This approach is very hard to replicate on the national level in the U.S., where there are many institutional checks, and it is difficult to gain and keep the kind of dominant conservative majority the nationalists fantasize about. But Orbánism is much easier to replicate on the state level, where it is easier to gain a legislative majority and where governors tend to have more unilateral power.
Supreme Court Justice Louis Brandeis once described the states as “laboratories of democracy,” but “red state” governors are starting to use them as laboratories of autocracy.
Hungary for Power
Let’s take a look at the elements of the Orbán model.
It begins with economic controls, which is one of the things that differentiates the nationalist model from old small-government Reaganism. The key to this model is not to oppose government subsidies and regulations, but to harness them. Orbán, for example, spends a lot of time railing against the European Union—and then makes sure that he gets to distribute billions in EU subsidies on which the Hungarian economy depends, directing the money to his political supporters and, for example, arbitrarily denying energy subsidies to cities run by mayors in the political opposition.
As H. David Baer, a contributor to The UnPopulist, recently pointed out to me, Orbán offers much the same terms Vladimir Putin extended to Russian businessmen 10 to 15 years ago: “You can live a normal life, so long as you keep your head down,” either by staying out of politics or by playing along with the regime.
This is precisely the deal DeSantis has been attempting to impose on one of his state’s big employers, the Walt Disney Company. It is hard for a governor to squeeze a company that can easily move its economic activity across state lines. But Disney has one big, fixed asset that DeSantis can use as leverage: its giant resort in Orlando. So as Reuters reports, he just appointed his own hand-picked board to control the local district that provides Disney World with its infrastructure:
The bill, which DeSantis signed into law in February, authorizes the governor to appoint five supervisors to operate the quasi-government entity, overseeing municipal services, such as fire protection, public utilities, waste collection, and road maintenance. …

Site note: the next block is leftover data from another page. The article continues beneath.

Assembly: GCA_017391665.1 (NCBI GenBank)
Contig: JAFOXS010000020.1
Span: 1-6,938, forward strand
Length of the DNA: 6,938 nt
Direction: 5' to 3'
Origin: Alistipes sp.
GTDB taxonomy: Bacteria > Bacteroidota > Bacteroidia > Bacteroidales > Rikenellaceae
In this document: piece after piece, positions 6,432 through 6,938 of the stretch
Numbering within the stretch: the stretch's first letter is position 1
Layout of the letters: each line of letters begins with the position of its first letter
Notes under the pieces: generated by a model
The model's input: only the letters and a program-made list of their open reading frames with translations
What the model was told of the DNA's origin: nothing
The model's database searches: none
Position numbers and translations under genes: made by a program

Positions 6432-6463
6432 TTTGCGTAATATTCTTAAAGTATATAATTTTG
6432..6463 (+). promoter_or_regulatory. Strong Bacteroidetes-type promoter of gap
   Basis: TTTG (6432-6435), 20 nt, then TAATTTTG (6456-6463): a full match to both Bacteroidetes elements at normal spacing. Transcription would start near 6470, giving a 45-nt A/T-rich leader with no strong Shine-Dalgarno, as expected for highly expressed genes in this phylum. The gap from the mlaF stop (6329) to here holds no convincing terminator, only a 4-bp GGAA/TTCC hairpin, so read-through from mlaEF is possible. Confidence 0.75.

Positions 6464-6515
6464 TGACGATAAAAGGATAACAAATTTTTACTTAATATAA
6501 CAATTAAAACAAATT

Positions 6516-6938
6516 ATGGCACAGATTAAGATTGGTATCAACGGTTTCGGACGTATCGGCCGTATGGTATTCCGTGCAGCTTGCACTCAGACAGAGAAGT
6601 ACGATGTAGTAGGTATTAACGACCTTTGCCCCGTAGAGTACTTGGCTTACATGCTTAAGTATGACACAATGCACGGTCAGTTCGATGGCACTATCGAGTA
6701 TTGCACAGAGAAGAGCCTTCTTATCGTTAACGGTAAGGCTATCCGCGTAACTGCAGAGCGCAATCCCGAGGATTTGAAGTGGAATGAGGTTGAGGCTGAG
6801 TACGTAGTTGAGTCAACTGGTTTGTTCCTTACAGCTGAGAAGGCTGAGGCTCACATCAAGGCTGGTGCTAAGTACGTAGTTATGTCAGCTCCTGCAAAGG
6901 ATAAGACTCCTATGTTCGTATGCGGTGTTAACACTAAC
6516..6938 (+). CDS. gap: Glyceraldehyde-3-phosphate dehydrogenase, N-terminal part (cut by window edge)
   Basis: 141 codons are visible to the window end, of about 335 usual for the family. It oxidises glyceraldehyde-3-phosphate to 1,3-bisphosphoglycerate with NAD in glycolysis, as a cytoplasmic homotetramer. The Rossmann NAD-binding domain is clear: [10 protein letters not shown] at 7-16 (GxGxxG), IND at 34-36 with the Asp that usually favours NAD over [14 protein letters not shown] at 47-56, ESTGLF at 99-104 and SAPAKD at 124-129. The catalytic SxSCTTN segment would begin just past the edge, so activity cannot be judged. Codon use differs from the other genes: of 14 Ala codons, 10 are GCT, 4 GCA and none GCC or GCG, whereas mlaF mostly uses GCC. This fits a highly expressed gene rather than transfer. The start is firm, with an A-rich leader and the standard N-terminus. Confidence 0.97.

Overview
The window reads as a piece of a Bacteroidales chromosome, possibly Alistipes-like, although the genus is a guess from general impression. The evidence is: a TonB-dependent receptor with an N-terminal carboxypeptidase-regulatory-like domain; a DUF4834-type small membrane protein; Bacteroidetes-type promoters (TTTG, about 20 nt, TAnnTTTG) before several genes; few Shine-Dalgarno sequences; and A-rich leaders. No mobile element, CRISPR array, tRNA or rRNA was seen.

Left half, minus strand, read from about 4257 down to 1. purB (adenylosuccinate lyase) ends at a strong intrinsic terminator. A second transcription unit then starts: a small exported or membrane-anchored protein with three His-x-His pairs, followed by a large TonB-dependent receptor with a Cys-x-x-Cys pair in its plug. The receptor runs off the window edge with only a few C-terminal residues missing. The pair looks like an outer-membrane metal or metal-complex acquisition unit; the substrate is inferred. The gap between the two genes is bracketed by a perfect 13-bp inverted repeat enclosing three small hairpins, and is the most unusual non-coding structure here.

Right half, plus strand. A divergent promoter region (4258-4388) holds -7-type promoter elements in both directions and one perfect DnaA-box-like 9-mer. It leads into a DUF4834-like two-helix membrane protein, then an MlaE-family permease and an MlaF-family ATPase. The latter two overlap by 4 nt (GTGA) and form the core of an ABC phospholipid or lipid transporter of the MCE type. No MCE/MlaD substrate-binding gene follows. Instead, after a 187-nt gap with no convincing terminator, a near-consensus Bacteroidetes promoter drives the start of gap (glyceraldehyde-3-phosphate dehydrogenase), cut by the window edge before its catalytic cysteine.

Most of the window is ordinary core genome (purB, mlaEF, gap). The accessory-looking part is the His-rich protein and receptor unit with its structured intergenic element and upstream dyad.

But DeSantis' agenda reaches beyond operational minutiae. “Leaders must stand up and fight back when big corporations make the mistake, as Disney did, of using their economic might to advance a political agenda,” DeSantis wrote in a recent Wall Street Journal opinion piece. “We are making Florida the state where woke goes to die.”
By corporations “advancing a political agenda,” DeSantis means opposing his agenda. This is a transparent attempt to make businessmen subservient to their political masters, as I have argued elsewhere.
Notably, this is stated very specifically in terms of threatening Disney over the supposedly “woke”—i.e., left-leaning content—of its media enterprises. As one of the new DeSantis-appointed overseers of Disney World put it, “My hope is that Walt Disney’s vision will be restored and the woke ideologies will be removed from Disney forever.” This echoes another element of Orbánism: control of the media. Orbán used harassment and starvation—depriving independent media of government advertising—to force a takeover of Hungarian mass media by a foundation run by his cronies.
DeSantis’ conflict with Disney began with the company’s opposition to his so-called “Don’t Say Gay” law, which harnessed a gay panic to impose broadly worded controls on what can be said in schools and what books can be carried in school libraries. Ditto for Hungary, where Orbán has also passed laws against so-called “homosexual propaganda.”